Year 11 student Taya Parfitt has just won the Secondary School Diary Art Competition run by Openbook Howden Print and Design.
Her work was selected from many entries around the country and will be printed on the front cover of diaries used by students across Australia.
Taya is an Aboriginal student who chose to create a dot painting on canvas with a twist.
“I did not want to use the traditional colours and I wanted to use lots of different colours to make it look more colourful,” she said.
“I chose to do a frog on a lily pad and the idea is based on some pictures that I took during a visit to a natural park.”
Taya said thirsty Aboriginal people, who knew exactly how to meet their needs in the harsh and forbidding environment of the desert, used frogs as a source of water.
“This is why I wanted my painting to be a form of respect to the frogs,” she said.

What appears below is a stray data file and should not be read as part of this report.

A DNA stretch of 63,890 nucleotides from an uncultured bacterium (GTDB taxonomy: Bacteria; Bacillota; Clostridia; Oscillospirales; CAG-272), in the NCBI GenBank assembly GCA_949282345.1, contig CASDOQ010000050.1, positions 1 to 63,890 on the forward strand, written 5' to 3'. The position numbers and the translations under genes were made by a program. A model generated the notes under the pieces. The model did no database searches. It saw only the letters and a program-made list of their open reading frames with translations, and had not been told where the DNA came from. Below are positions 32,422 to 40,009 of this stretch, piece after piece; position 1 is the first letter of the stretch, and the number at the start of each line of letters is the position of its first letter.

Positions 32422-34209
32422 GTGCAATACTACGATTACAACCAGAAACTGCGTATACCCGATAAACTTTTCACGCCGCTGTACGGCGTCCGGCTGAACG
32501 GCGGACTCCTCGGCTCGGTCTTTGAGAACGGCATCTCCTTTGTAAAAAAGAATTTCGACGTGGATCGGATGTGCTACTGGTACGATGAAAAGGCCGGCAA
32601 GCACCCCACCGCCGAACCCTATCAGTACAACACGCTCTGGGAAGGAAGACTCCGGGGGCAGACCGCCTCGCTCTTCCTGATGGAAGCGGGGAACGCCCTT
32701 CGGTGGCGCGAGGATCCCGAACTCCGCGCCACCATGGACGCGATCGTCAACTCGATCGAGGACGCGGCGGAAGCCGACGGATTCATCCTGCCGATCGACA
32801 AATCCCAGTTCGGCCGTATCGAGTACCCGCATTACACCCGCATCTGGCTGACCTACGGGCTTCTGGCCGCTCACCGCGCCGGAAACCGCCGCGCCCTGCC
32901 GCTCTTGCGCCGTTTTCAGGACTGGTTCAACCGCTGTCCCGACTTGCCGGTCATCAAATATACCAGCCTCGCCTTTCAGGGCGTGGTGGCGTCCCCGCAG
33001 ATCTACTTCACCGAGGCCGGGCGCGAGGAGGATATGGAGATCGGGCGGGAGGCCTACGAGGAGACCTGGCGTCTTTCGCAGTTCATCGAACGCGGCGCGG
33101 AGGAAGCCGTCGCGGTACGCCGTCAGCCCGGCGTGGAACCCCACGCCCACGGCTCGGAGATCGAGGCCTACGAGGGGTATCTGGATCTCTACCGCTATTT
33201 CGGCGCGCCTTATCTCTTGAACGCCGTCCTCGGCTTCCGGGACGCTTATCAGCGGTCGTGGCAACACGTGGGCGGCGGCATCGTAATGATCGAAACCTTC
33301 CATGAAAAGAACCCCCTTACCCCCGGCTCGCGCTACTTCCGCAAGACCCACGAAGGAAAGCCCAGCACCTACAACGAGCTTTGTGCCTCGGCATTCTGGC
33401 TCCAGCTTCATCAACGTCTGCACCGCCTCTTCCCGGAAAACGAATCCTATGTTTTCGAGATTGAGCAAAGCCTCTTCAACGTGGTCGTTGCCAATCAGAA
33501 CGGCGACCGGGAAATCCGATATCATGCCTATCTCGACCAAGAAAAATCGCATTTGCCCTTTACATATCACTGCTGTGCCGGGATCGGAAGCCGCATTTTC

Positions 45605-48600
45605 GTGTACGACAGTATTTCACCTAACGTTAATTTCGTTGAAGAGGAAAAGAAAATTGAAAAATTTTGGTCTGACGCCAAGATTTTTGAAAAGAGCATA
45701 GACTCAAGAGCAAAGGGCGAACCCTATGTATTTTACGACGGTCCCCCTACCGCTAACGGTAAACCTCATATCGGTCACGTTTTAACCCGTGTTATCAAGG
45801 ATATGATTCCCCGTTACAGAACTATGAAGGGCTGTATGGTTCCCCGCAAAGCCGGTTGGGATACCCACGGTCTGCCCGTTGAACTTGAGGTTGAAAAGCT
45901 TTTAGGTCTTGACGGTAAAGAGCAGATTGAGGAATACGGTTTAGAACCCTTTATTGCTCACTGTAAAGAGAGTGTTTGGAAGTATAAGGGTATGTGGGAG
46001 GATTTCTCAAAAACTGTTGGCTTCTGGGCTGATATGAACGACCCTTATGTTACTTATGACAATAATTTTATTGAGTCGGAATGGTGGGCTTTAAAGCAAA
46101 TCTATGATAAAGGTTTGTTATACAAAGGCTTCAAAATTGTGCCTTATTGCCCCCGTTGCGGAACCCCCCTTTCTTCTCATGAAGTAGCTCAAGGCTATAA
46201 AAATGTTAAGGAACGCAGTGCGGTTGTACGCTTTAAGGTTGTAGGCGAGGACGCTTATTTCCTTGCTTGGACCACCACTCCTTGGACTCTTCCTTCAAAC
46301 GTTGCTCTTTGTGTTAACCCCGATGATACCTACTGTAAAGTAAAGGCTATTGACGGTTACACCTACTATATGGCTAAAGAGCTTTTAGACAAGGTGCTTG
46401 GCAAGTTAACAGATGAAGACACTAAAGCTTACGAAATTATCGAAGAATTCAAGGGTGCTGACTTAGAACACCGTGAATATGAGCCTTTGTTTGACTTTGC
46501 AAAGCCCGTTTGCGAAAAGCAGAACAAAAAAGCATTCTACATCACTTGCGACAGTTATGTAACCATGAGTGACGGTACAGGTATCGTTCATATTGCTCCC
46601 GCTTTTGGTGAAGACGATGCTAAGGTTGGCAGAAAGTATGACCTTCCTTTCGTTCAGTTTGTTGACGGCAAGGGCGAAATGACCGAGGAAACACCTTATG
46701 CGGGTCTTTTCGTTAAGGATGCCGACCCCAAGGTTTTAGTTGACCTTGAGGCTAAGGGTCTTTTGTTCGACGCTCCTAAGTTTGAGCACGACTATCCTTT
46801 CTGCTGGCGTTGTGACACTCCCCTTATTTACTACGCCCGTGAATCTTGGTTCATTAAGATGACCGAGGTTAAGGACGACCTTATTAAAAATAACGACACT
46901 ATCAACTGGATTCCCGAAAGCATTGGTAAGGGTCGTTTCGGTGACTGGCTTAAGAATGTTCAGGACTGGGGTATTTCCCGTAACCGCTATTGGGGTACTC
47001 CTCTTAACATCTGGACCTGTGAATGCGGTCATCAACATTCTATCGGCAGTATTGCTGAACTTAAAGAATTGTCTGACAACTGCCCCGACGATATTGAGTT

The judging panel said Taya’s design was inspirational and showed an incredible attention to detail.
To add to Southern River College’s big win, year 11 student Kristelle Holden was named runner-up in the competition and will have her work printed on the inside cover.
Her design is a contemporary artwork that captures the audience’s eye by utilising both her interests of space and marine life.
It was created with Autodesk and Taya used skills and techniques applied using a graphics tablet.
“Being runner up in a national art competition is unbelievable to me and the acknowledgment that the work has received is unreal,” she said.
“It’s a reassurance that I’m going down the right path.”
Head of the Arts, Dusty Ward said the calibre of both works was outstanding and is a testament to the student’s creative talents.
“Taya’s artwork is vibrant, upbeat and shows a strong connection with nature,” she said.
“Her passion for painting is clearly evident in the work which meshes traditional Aboriginal dot painting style with a contemporary use of non-traditional colours.
“Kristelle’s artwork is well composed and the way she has created depth by layering imagery shows a sophisticated understanding of visual language.
“Her artwork shows her skills are excellent and well beyond her years.”